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Do the Russians Want War?

O, do the Russians long for war?

ask of the stillness evermore,

ask of the field, or ask the breeze,

and ask the birch and poplar trees.

Ask of the soldiers who now lie

beneath the birch trees and the sky,

and let their sons tell you once more

whether the Russians long,

whether the Russians long,

whether the Russians long for war.

Not only at their country’s call

did Russian soldiers fight and fall;

they died that men from ev’ry shore

might live without the fear of war.

Ask those who fought, and those erased,

ask those who at the Elbe you embraced.

These monuments are only for

to show if Russians long,

to show if Russians long,

to show if Russians long for war.

Yes, we can fight when fight we must;

be we don’t wish to breathe the dust

of soldiers brave from ev’ry clime

who give up life before their time.

Ask of the women in our life,

ask of our mothers –ask my wife–,

and you will never wonder more

whether the Russians long,

whether the Russians long,

whether the Russians long for war.

Their answer rises loud and clear

for all men, ev’rywhere, to hear.

The message now is as before:

the Russians do not long,

the Russians do not long,

the Russians do not long for war.

Babi Yar

No monument stands over Babi Yar.

A drop sheer as a crude gravestone.

I am afraid.

Today I am as old in years

as all the Jewish people.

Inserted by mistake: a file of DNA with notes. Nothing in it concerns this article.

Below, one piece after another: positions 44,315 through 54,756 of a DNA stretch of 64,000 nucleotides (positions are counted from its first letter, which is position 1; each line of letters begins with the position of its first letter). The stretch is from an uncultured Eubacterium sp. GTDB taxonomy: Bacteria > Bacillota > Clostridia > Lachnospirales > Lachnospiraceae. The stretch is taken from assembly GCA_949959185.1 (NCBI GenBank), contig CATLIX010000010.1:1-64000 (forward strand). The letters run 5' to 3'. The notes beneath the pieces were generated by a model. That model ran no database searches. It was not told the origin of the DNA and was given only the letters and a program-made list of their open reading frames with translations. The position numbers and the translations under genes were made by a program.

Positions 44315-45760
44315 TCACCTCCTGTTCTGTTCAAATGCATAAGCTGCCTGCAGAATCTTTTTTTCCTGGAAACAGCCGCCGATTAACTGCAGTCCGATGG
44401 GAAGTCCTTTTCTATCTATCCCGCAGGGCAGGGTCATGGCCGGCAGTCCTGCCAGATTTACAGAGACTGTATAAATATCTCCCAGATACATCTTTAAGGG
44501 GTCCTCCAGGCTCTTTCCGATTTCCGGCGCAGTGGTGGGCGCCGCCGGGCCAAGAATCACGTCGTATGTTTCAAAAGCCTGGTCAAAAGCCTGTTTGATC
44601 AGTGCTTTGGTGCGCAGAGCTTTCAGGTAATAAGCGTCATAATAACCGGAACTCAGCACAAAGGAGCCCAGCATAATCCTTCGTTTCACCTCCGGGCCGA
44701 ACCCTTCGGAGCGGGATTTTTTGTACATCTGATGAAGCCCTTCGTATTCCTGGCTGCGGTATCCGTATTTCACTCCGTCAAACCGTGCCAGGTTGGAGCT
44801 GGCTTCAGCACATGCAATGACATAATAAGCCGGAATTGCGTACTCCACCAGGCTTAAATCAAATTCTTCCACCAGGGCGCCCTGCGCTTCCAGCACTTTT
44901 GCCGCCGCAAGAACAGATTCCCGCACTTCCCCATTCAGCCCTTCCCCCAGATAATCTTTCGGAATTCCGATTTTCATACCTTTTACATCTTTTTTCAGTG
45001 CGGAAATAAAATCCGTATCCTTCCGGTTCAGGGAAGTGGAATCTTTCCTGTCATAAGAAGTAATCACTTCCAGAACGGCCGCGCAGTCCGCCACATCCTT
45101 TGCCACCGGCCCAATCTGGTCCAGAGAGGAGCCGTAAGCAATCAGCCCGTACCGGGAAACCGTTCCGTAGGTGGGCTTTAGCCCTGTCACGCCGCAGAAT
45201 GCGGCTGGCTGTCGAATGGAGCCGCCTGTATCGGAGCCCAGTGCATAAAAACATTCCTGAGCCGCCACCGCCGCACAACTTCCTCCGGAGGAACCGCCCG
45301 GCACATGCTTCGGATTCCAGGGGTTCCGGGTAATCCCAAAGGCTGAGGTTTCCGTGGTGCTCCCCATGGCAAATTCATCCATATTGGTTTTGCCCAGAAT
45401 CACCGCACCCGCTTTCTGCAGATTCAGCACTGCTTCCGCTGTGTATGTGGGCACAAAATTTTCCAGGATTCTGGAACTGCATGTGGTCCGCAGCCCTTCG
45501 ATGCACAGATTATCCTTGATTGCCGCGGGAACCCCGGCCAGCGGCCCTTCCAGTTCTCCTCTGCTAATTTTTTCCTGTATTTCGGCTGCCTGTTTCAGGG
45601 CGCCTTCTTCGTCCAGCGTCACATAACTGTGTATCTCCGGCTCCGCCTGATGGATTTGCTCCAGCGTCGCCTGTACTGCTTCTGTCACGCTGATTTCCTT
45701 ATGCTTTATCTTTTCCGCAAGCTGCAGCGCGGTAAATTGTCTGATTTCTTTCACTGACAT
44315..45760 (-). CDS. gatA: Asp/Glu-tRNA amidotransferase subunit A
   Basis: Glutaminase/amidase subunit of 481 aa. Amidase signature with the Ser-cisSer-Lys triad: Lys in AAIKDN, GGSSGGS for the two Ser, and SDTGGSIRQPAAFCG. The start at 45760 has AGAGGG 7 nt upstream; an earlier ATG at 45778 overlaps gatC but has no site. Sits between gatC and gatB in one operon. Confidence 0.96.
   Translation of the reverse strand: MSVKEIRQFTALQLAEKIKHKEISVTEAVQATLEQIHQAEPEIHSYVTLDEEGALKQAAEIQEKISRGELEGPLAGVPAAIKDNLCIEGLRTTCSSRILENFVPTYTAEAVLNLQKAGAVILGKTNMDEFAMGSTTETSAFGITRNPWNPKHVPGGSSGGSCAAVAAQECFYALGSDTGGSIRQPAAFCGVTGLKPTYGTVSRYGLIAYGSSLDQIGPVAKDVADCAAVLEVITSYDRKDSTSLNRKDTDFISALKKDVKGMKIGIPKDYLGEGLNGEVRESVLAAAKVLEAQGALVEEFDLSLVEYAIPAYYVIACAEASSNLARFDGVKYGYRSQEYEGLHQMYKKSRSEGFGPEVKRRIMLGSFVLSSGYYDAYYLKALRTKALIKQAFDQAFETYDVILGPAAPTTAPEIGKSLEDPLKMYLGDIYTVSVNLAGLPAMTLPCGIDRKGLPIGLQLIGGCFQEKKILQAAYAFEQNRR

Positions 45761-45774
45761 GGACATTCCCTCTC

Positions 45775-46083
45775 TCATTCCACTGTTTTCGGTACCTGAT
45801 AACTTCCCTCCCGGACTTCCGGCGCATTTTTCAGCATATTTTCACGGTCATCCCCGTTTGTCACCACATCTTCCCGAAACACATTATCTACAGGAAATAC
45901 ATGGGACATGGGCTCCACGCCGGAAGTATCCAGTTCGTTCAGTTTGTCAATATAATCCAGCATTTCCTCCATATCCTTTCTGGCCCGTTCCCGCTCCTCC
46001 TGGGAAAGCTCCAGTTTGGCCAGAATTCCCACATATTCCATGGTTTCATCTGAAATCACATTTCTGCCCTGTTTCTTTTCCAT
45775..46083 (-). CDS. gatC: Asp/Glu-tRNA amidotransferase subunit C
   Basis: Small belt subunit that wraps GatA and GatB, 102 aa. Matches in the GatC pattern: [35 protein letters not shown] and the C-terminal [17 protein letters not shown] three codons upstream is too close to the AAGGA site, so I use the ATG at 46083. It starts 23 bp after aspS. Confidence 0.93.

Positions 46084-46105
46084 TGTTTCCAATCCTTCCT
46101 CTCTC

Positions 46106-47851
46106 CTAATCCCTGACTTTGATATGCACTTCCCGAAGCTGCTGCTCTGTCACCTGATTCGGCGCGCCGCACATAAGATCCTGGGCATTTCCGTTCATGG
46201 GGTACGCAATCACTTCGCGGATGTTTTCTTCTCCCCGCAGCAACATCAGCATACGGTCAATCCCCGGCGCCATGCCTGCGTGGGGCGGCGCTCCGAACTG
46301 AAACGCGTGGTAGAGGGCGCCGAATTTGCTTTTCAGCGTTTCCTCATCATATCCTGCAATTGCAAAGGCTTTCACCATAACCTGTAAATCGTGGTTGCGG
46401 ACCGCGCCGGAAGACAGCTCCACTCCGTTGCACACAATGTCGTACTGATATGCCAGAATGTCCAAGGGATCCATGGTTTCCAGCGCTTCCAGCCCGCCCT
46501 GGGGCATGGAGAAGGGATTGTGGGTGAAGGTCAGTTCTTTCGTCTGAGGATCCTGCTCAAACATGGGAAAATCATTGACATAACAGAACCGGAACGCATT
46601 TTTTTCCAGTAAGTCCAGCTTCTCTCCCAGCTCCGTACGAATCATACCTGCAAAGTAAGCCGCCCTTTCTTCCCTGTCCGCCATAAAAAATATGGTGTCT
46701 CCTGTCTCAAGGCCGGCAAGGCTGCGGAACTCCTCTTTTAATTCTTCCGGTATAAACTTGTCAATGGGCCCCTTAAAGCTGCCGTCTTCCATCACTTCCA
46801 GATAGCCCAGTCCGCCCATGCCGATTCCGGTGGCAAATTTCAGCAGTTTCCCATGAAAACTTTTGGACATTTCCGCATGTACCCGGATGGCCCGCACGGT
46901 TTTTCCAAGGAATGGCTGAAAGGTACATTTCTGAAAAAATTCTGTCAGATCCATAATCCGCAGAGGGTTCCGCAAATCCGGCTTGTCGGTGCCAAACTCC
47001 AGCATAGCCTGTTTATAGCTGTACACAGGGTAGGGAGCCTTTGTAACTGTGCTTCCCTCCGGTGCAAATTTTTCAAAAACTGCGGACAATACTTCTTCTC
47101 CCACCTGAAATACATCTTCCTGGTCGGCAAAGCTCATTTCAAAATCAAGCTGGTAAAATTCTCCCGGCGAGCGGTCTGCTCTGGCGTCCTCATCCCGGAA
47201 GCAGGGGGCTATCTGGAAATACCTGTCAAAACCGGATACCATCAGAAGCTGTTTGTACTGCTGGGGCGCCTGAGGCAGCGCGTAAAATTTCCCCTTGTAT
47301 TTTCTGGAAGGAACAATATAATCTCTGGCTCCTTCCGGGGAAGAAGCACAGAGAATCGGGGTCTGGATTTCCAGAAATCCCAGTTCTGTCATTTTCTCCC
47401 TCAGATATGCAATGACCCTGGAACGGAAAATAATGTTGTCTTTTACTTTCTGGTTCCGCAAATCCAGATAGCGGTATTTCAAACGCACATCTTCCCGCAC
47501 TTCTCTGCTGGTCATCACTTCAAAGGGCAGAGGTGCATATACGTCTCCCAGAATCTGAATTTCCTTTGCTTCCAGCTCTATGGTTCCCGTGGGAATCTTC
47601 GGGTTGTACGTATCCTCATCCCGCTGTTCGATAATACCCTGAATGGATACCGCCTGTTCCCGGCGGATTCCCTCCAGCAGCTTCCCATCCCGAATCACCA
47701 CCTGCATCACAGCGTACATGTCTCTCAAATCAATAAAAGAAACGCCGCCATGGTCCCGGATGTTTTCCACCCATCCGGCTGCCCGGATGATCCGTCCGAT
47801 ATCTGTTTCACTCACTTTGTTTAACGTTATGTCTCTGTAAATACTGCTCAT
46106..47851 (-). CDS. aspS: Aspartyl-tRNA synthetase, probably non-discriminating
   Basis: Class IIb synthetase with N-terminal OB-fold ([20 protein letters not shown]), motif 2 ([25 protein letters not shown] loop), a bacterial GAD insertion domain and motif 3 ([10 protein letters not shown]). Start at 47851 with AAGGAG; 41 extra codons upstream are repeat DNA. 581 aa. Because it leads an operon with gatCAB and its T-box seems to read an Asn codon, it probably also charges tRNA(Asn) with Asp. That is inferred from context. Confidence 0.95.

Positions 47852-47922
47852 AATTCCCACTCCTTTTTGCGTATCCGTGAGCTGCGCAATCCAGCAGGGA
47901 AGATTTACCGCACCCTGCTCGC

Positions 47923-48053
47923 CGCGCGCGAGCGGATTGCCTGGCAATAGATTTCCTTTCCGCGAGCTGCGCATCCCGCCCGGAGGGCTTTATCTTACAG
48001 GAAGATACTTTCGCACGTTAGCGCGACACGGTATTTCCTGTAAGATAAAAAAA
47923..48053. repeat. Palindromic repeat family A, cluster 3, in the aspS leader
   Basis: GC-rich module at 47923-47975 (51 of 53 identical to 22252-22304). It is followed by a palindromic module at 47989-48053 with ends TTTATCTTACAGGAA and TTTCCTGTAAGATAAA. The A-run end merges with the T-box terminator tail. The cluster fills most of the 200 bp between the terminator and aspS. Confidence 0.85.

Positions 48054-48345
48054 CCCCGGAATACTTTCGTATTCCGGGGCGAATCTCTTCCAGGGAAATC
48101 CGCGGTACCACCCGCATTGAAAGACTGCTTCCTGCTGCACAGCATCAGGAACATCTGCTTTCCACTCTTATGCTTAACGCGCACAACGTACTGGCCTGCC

Now I seem to be

a Jew.

Here I plod through ancient Egypt.

Here I perish crucified on the cross,

and to this day I bear the scars of nails.

I seem to be


The Philistine

is both informer and judge.

I am behind bars.

Beset on every side.


spat on,


Squealing, dainty ladies in flounced Brussels lace

stick their parasols into my face.

I seem to be then

a young boy in Byelostok.

Blood runs, spilling over the floors.

The barroom rabble-rousers

give off a stench of vodka and onion.

A boot kicks me aside, helpless.

In vain I plead with these pogrom bullies.

While they jeer and shout,

'Beat the Yids. Save Russia!'

Some grain-marketer beats up my mother.

O my Russian people!

I know


are international to the core.

But those with unclean hands

have often made a jingle of your purest name.

I know the goodness of my land.

How vile these antisemites—

without a qualm

they pompously called themselves

the Union of the Russian People!

I seem to be

Anne Frank


as a branch in April.

And I love.

And have no need of phrases.

My need

is that we gaze into each other.

How little we can see

or smell!

We are denied the leaves,

we are denied the sky.

Yet we can do so much—


embrace each other in a darkened room.

They're coming here?

Be not afraid. Those are the booming

sounds of spring:

spring is coming here.

Come then to me.

Quick, give me your lips.

Are they smashing down the door?

No, it's the ice breaking . . .

The wild grasses rustle over Babi Yar.

The trees look ominous,

like judges.

Here all things scream silently,

and, baring my head,

slowly I feel myself

turning grey.

And I myself

am one massive, soundless scream

above the thousand thousand buried here.

I am

each old man

here shot dead.

I am

every child

here shot dead.

Nothing in me

shall ever forget!

The 'Internationale,' let it


when the last antisemite on earth

is buried for ever.

In my blood there is no Jewish blood.

In their callous rage, all antisemites

must hate me now as a Jew.

For that reason

I am a true Russian!